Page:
GARMISCH-PARTENKIRCHEN, Germany – Years of training for U.S. Army officers who foster diplomacy in foreign countries intertwined during a three-week seminar held Sept. 6 to 26, 2015 at the George C. Marshall European Center for Security Studies.
Held every September here, the Eurasian Security Studies Seminar provides U.S. Army Foreign Area Officers-in-training a better understanding of their duties, roles and responsibilities in working on regional security issues at various command headquarters and U.S. embassies, said U.S. Army Lt. Col. Kelly MacDonald, director of the Eurasian FAO program at the Marshall Center, who oversees this training seminar.
U.S. Army Lt. Gen. (Ret.) Keith W. Dayton, the Marshall Center director and who was a Foreign Area Officer, welcomes 26 U.S. Army FAOs throughout Eurasia Sept. 6, 2015, at the Eurasian Security Studies Seminar at the Marshall Center in Garmisch-Partenkirchen, Germany. (George C. Marshall Center photo by Karl-Heinz Wedhorn)
Adding to more than 1,300 graduates from 90 classes, 26 U.S. Army FAOs throughout Eurasia began this integral training. Program alumni include 19 general officers, 20 ambassadors and numerous other high-ranking dignitaries.
MacDonald explained that FAOs are regionally-focused experts in political-military operations who possess a unique combination of strategic focus and regional expertise, with political, cultural, sociological, economic and geographic awareness, as well as proficient in at least one of the dominant languages in their specified region.
“This seminar brings all of the different components of their training together, regardless of where they are in their journey to become a FAO,” said MacDonald, from Keene, New Hampshire, who started his Army career as an enlisted Russian linguist. MacDonald added that FAOs-in-training can attend this seminar at any time during their in-region training.
A FAO will typically serve overseas as a defense attach�, a security assistance officer, or as a political-military planner in a command headquarters, Joint Staff, Major Commands, Unified Combatant Commands, or in agencies of the Department of Defense, MacDonald said.
“So just as this seminar ties all their training together, FAOs provide a sophisticated linkage between foreign and U.S. political-military institutions,” MacDonald said.
The journey to become a FAO also consists of a year of language training at the Defense Language Institute in Monterey, Calif., a year of in-region training at either a Defense Attach� Office, Office of Defense Cooperation or at the Marshall Center, and 12 to 18 months at a grad school earning a FAO-related master's degree, such as International Relations, Political Science and Security Studies.
“Human terrain...that's the essence of this seminar, which adds value to all of our training,” said U.S. Maj. Patrick Heim, who was born as an American citizen in Meerbusch-Str�mp, Germany. “This seminar not only connects all of our training together, but it also connects us together as a team. And, it connects us to the organizations that we will be working with, and to the speakers, instructors...That's what I think is so important...the Human terrain.”
To prepare FAOs, the seminar is broken down into an academic module with classes focusing on international security and regional studies, field study module consisting of visits to U.S. European Command, U.S. Army Europe Headquarters, Defense Threat Reduction Agency and NATO Headquarters, and practical module to prepare for life as a FAO.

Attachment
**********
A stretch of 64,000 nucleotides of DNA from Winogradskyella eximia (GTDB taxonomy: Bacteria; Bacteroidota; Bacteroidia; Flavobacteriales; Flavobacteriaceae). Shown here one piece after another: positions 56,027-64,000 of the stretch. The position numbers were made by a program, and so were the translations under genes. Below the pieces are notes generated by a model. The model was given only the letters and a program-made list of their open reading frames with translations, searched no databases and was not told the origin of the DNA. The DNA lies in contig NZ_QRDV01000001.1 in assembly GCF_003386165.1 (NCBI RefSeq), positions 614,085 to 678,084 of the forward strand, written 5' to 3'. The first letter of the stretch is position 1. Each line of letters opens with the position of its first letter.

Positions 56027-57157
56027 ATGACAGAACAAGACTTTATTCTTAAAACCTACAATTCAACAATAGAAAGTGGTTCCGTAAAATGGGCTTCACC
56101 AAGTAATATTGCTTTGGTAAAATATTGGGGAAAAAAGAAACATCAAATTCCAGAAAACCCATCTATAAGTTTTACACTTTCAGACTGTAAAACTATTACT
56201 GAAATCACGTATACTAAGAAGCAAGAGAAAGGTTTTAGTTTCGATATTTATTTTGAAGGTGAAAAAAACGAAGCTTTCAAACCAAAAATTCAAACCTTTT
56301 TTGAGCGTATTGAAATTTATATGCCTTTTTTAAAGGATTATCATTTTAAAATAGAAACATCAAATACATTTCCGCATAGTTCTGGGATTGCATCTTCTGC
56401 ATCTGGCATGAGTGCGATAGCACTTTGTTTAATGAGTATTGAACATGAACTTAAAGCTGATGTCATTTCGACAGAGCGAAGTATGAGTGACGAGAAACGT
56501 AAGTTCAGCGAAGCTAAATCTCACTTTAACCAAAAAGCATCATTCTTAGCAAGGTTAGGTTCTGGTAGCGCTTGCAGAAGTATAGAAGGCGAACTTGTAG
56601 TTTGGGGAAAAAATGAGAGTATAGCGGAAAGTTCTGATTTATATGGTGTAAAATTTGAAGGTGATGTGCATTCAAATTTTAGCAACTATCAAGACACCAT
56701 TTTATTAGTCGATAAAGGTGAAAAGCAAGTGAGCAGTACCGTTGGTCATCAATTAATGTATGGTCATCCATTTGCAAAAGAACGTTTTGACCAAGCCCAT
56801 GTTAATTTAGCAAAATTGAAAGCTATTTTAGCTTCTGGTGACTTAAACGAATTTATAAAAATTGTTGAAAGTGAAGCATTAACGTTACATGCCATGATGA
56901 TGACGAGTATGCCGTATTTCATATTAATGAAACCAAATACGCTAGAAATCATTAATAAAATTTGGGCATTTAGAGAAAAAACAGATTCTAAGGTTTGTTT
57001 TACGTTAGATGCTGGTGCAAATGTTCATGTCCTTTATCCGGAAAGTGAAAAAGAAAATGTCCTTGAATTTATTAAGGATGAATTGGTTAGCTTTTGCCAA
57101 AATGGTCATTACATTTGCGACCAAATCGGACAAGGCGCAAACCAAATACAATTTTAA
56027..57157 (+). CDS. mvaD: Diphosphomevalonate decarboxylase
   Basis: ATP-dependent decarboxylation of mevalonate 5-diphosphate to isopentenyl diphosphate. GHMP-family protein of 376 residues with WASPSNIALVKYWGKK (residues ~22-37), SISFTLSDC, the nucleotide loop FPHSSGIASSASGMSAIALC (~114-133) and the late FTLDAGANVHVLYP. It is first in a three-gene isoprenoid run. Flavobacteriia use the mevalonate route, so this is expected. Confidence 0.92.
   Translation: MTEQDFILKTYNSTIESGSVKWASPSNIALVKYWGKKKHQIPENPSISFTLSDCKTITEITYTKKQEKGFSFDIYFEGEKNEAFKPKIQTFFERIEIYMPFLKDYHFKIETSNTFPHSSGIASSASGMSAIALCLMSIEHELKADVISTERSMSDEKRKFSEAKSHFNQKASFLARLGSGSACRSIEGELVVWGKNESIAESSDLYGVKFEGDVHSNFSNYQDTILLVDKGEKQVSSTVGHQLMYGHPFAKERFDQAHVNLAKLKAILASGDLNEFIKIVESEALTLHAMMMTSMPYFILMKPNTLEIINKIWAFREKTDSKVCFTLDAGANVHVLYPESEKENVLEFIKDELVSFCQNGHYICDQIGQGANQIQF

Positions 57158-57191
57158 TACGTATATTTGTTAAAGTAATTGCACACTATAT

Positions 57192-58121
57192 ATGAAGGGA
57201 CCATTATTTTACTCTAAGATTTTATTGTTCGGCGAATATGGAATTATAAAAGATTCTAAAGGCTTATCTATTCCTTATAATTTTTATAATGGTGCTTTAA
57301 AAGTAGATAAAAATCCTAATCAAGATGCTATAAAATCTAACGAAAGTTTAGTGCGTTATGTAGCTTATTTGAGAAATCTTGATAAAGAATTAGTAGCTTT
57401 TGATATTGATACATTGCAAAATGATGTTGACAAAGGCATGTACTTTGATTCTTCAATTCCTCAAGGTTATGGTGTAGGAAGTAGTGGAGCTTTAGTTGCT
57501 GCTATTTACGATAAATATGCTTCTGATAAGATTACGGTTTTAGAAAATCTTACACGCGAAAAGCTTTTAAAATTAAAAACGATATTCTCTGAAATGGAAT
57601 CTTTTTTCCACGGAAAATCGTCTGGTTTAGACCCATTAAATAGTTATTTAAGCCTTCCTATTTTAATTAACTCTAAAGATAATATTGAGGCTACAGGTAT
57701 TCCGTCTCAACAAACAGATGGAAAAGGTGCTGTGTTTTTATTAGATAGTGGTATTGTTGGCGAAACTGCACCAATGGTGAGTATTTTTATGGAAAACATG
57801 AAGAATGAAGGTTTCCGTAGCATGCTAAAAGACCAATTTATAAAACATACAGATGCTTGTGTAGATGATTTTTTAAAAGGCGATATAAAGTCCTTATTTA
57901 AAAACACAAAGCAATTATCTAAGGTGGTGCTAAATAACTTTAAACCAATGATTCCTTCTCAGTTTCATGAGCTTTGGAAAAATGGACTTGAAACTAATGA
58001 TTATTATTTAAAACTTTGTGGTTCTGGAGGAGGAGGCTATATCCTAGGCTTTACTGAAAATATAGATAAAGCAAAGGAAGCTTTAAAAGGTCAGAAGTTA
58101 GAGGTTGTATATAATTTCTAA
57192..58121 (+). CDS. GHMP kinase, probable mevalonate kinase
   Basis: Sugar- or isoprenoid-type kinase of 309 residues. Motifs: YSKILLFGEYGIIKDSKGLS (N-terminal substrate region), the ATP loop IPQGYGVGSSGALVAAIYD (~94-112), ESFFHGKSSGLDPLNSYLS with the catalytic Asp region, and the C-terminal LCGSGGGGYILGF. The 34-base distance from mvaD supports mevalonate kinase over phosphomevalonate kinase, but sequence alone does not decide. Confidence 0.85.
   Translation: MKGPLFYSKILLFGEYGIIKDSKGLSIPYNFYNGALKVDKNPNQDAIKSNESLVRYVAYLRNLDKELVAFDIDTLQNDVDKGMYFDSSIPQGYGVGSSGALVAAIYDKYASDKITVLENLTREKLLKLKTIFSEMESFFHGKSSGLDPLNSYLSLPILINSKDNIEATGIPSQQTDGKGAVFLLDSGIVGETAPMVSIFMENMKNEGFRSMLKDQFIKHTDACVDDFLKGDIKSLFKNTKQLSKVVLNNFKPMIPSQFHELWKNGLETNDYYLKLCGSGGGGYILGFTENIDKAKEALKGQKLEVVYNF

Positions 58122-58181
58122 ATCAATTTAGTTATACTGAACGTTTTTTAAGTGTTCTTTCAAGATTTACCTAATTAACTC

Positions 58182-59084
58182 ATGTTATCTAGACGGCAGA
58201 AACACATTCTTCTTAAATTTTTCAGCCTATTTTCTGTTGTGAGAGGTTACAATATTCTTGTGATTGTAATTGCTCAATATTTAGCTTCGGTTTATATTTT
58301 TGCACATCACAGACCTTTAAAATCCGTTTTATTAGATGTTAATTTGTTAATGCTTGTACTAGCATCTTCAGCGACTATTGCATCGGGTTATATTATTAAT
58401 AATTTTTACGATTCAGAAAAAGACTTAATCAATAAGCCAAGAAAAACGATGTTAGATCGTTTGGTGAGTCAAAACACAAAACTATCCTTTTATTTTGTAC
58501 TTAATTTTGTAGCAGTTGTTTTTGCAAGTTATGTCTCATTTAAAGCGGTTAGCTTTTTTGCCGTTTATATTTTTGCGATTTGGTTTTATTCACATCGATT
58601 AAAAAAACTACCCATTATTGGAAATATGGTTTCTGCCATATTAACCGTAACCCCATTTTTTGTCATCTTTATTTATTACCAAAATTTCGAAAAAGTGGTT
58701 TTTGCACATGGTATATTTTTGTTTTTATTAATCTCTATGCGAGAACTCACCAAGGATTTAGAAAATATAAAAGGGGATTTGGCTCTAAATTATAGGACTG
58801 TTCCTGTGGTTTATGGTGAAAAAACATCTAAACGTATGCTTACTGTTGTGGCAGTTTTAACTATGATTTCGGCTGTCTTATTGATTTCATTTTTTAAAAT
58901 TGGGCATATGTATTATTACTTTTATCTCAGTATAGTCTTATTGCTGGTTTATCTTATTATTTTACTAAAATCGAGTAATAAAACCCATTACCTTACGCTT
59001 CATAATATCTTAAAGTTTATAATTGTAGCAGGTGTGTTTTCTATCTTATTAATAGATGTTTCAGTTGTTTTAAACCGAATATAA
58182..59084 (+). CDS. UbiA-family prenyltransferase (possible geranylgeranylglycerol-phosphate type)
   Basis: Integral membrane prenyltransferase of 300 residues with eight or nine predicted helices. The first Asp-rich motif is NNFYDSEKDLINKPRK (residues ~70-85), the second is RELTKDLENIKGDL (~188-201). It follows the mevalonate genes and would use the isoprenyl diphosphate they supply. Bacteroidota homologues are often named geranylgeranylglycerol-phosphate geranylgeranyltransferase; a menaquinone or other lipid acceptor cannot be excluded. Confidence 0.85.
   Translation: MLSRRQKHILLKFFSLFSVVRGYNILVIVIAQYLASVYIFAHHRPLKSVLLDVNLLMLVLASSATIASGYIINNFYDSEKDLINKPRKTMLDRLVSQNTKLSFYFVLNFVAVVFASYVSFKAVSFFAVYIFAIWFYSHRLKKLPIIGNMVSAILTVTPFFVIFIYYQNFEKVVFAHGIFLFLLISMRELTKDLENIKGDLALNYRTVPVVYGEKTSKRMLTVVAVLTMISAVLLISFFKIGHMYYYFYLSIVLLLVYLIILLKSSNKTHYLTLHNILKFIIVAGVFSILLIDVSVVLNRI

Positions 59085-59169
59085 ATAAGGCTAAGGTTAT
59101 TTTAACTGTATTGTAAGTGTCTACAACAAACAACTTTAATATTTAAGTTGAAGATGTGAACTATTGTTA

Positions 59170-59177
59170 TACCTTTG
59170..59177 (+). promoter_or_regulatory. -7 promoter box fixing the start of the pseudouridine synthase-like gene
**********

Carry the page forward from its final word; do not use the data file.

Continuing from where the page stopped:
“The structure of this seminar is very beneficial and fits very well into our in-region training, regardless if we take it in the beginning or the tail-end of it,” said U.S. Army Capt. Ross Kastner, from Fort Bragg, N.C., who speaks Russian and has another three months to go in his in-region training at the Marshall Center. “I think it's a great introduction for those beginning their in-region training on what they will be exposed to during the year, and for those of us who are further along in the training, it's a great refresher and helps us to put what we have seen and experienced into context.
“We each have individualized experiences in a particular country's embassy, and through this seminar, we are able to share with others who are just starting out in their training,” Kastner said.
This seminar is part of the 50-year legacy of the FAO training program in Garmisch-Partenkirchen.
“For more than a half a century here in Garmisch, the Eurasian Foreign Area Officer training program has shown itself to be adaptable and relevant to historic changes and our nation's needs,” said U.S. Army Lt. Gen. Keith W. Dayton, retired, the Marshall Center director, who attended the Soviet Union Foreign Area Officer Overseas Training Program at the U.S. Army Institute for Advanced Russian and East European Studies here from 1979 to 1981.
“Although the program started in a very different age, a resurgent Russia continues to threaten Eurasian peace and stability,” Dayton said. “If you look at just the last 10 years alone and watch events unfold in countries like Kyrgyzstan, Uzbekistan, Georgia and Ukraine, you'll see that the necessity for these regional specialists, who see the world as others see it, hasn't changed.
“The Army has always needed these Garmisch graduates, and needs them now, perhaps more than ever,” Dayton said.
By Christine June
George C. Marshall Center for Security Studies
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